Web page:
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Neurology. 2000 Mar 14;54(5):1099-102.

Decreased beta-amyloid1-42 in cerebrospinal fluid of patients with Creutzfeldt-Jakob disease.

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  • 1Neurologische Klinik und Poliklinik, Georg-August-Universität Göttingen, Germany. motto@gwdg.de

Abstract

OBJECTIVES:

Decreased levels of Abeta1-42 are found in CSF of patients with AD. Because early stages of Creutzfeldt-Jakob disease (CJD) and AD share several clinical features, we investigated Abeta1-42 levels in CSF of these groups, inferring that this might give additional help in differentiating patients with CJD from AD patients.

METHODS:

We investigated 27 patients with CJD, 14 patients with AD, 19 patients with other dementias, and 20 nondemented controls (NDC) for Abeta1-42 in CSF. Twenty-four of the 27 CJD patients were neuropathologically verified. All the neuropathologically verified patients presented with a type 1 prion protein pattern. CJD patients were all homozygous for methionine at codon 129. Except in five CJD patients, no beta-amyloid plaques were seen. Additionally, APOE status was determined in patients with CJD.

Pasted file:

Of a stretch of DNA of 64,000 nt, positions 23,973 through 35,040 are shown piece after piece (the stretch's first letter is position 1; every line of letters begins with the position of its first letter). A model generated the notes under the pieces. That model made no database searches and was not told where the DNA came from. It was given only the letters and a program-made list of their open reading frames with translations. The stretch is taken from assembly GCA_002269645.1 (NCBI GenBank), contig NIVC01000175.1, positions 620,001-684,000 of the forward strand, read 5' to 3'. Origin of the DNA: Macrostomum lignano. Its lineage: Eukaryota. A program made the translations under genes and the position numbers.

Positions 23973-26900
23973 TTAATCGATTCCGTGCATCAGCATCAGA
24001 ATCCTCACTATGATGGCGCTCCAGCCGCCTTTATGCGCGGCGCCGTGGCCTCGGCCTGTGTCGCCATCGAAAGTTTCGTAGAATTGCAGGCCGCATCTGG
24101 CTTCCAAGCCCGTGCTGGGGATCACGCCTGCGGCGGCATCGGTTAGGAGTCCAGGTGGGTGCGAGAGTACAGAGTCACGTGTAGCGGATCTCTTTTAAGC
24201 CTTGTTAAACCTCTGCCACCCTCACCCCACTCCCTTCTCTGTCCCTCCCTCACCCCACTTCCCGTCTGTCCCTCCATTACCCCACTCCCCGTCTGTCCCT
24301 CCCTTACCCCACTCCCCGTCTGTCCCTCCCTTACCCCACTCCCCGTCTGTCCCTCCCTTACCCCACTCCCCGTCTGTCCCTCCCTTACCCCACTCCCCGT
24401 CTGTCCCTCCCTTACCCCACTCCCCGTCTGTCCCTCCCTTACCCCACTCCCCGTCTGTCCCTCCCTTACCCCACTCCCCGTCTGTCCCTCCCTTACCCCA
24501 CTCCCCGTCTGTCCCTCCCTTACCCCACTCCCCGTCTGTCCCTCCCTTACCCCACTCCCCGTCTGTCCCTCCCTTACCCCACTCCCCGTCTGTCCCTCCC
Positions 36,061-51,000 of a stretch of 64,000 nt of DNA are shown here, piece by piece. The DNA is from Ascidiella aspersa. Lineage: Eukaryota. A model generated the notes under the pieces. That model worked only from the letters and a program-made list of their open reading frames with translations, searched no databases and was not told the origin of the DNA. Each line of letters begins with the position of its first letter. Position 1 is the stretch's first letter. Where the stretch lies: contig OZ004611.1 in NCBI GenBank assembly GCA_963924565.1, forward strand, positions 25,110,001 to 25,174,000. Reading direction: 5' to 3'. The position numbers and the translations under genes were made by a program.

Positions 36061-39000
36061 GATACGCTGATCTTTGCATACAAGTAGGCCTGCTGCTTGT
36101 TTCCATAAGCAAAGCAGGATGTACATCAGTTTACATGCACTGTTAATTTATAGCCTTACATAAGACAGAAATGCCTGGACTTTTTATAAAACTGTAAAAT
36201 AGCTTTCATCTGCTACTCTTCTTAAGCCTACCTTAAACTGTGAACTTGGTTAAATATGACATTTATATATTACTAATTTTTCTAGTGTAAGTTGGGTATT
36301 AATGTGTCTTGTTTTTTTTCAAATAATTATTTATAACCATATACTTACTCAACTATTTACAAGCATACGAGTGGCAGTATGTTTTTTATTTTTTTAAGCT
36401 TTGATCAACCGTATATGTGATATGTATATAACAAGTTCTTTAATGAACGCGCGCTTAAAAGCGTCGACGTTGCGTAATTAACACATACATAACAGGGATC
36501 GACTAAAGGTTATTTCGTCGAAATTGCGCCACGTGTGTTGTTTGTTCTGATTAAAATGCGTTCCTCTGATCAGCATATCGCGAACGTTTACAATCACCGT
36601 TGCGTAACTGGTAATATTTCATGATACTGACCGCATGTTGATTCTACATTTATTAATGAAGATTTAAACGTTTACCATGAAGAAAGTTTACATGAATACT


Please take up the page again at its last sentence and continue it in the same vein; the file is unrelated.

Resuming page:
RESULTS:

Levels of Abeta1-42 in CSF were decreased in patients with AD as well as in CJD. Levels of Abeta1-42 in CSF of patients with CJD and AD were significantly different from the other dementia and NDC groups. There was no substantial difference between the CJD and AD groups (p = 0.66). Decreased levels of Abeta1-42 did not correlate with the APOE epsilon4 load in patients with CJD.

CONCLUSION:

Low levels of Abeta1-42 in CSF do not exclude a diagnosis of CJD. Decreased levels of Abeta1-42 in CSF can occur without beta-amyloid plaque formation in the brain. However, the underlying mechanism of this phenomenon must be elucidated.

PMID:
10720281
[PubMed - indexed for MEDLINE]
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